Analyses based on predefined groups may obscure patterns of differentiation [34], [35] and population assignment tests provide an alternative for identifying population structure and barriers to gene flow [36]. In this study we used clustering algorithms to identify genetic groups and population structure within Letharia [37][40]. Intraspecific genetic distances were also estimated for the genetic groups inferred from the clustering analyses and compared to a recently proposed intra- interspecific threshold for Parmeliaceae [41]. We also assessed demographic histories for the inferred genetic groups to better understand evolutionary histories of Letharia lineages.

Materials and Methods

Molecular data

Molecular sequence data from a total of 432 Letharia specimens were included in the present study (Table S1). Our data matrix included sequences from a total of 15 markers compiled from three previous studies (Table 1; [18], [19], [42]). The 51-specimen dataset from Kroken and Taylor [18] was retrieved from TreeBase (ID# S11236) and included 13 markers: ribosomal ITS and SSU intron 287; chitin synthase I; and anonymous loci 2, 4, 11, 12, 13, 14, BA, CS, CT and DO. The 47 specimens from Högberg et al. [19] were represented by eight loci: ribosomal SSU intron 287, chitin synthase I, and anonymous loci BA, CS, CT, 4, 12, and 13. The final dataset [42], included 334 individuals, represented by up to seven loci: the ribosomal ITS and intergenic spacer (IGS); elongation factor 1-alpha (EF1-alpha); and anonymous loci BA, CS, DO, and 11. Reproductive mode and genetic variation suggest a North American origin for Letharia [19], [20], and 382 of the 432 specimens were collected from a total of 151 sites in North America, including a specimen from a geographically isolated Letharia population in the state of Veracruz, Mexico [18], [19], [42]. European populations were represented by sequences from forty-eight Letharia specimens collected from Italy (1 site), Norway (2 site), Sweden (4 sites), and Turkey (2 sites) [18], [19], [42]. Previous studies included Letharia specimens collected across an array of altitudes, substrates, and microenvironments [18], [19], [42]. The majority of sequences in the combined molecular data matrix were from specimens producing clonal propagules (i.e. soredia and/or isidioid soredia) representing the taxon L. vulpina s.l. [42], although a small number of L. vulpina s.l. specimens bore apothecia in addition to vegetative propagules. Sequences representing the fertile taxon L. columbiana s.l. originated from a total of 29 specimens.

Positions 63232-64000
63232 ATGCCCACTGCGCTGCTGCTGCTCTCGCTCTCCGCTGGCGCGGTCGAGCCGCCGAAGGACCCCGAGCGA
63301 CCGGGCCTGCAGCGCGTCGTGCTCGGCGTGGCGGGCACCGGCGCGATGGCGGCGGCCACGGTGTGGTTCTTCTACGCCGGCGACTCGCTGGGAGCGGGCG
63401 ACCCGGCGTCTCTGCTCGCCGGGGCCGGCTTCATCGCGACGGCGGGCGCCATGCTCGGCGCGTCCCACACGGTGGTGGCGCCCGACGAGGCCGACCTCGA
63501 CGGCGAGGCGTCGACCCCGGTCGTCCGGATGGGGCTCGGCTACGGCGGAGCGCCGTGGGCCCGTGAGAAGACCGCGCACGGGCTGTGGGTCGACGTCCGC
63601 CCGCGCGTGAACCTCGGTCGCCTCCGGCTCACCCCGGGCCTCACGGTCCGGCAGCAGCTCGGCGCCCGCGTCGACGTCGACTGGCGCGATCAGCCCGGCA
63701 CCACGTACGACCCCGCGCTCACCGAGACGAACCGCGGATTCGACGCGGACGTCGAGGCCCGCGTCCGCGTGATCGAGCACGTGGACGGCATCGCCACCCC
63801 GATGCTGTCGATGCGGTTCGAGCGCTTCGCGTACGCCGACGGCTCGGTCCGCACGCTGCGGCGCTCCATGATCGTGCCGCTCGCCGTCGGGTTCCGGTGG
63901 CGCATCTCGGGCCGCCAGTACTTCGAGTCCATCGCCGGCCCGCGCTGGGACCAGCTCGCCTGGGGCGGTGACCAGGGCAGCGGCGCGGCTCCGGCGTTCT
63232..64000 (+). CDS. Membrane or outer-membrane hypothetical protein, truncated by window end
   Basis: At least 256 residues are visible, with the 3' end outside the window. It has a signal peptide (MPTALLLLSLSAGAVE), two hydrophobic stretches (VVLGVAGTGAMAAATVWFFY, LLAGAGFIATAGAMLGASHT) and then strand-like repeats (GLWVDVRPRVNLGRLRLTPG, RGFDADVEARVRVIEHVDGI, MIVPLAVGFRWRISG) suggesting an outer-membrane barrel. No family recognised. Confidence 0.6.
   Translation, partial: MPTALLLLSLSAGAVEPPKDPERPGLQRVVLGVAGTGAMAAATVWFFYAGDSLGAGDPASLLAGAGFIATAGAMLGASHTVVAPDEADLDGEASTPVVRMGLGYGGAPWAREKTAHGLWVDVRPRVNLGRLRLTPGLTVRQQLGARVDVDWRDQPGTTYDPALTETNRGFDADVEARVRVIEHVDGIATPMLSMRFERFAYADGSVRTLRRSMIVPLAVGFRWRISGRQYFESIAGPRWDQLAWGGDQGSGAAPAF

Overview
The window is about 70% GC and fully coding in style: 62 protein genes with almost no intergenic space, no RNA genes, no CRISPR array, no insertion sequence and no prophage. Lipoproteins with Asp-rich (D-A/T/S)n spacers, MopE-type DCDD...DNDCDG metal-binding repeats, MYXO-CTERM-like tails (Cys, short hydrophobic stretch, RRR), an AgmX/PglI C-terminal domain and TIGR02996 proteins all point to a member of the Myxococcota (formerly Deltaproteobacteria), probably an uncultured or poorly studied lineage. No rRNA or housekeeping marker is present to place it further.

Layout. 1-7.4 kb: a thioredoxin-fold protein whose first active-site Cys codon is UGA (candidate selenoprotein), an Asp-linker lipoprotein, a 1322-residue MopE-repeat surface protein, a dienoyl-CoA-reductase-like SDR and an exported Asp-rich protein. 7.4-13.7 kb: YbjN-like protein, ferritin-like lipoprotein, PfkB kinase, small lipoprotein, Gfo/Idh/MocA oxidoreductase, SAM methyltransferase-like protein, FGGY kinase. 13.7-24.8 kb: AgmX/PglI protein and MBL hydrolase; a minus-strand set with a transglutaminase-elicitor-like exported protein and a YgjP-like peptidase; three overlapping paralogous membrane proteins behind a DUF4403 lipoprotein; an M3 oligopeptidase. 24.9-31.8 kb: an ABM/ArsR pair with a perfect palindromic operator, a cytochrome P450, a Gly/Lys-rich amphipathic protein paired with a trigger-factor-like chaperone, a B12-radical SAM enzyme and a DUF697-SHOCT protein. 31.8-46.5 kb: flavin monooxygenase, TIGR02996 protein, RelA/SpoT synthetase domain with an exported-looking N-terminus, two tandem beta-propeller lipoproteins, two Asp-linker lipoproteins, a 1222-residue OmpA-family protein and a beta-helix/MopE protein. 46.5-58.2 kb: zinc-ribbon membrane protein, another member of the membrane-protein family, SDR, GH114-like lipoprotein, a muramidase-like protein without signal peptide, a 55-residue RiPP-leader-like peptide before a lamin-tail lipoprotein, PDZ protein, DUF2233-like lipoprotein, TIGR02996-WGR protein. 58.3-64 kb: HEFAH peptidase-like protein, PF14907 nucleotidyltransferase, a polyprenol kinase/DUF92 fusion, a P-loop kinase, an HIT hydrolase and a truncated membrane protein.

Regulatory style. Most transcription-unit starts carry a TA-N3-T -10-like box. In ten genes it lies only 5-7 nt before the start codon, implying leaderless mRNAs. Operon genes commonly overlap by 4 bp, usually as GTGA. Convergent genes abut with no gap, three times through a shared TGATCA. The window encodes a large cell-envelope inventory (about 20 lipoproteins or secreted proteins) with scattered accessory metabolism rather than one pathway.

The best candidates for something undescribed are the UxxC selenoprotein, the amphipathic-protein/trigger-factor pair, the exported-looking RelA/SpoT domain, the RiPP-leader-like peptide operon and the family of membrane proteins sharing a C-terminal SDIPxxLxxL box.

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Table 1. Genetic loci included in this study compiled from three separate studies of Letharia.

https://doi.org/10.1371/journal.pone.0097556.t001

Multiple sequence alignment

Identical markers from independent studies were combined and sequences were aligned using the program MAFFT v.7 [43], [44]. For all loci, we used the G-INS-I algorithm and ‘1PAM/K = 2′ scoring matrix, with an offset value of 0.1, and the remaining parameters set to default values.

Population clustering

We used population assignment tests implemented in the programs STRUCTURE v.2.3.2 [39], [40] and BAPS v.6 [37], [45] to identify genetic groups using all single nucleotide polymorphisms (SNPs) inferred from the aligned sequence data (Table 2). Indels and ‘N's were ignored for the purpose of SNP identification. The combined use of both methods can increase confidence in the inferred the number of clusters and population assignments when similar results are obtained independently [34]. Furthermore, both BAPS and STRUCTURE have been shown to perform well even with datasets where genetic differentiation among groups is low [34]. STRUCTURE is expected to perform well when there is sufficient independence across regions such that linkage disequilibrium within regions does not dominate the data (STRUCTURE manual), although SNP data from aligned sequence data has also been shown to effectively recover population structure [11], [46][48]. In contrast to the assumption of free recombination among loci in STRUCTURE, BAPS provides a linked loci-clustering model for closely linked dataset and may be more appropriate for the multilocus sequence data used in this study [49].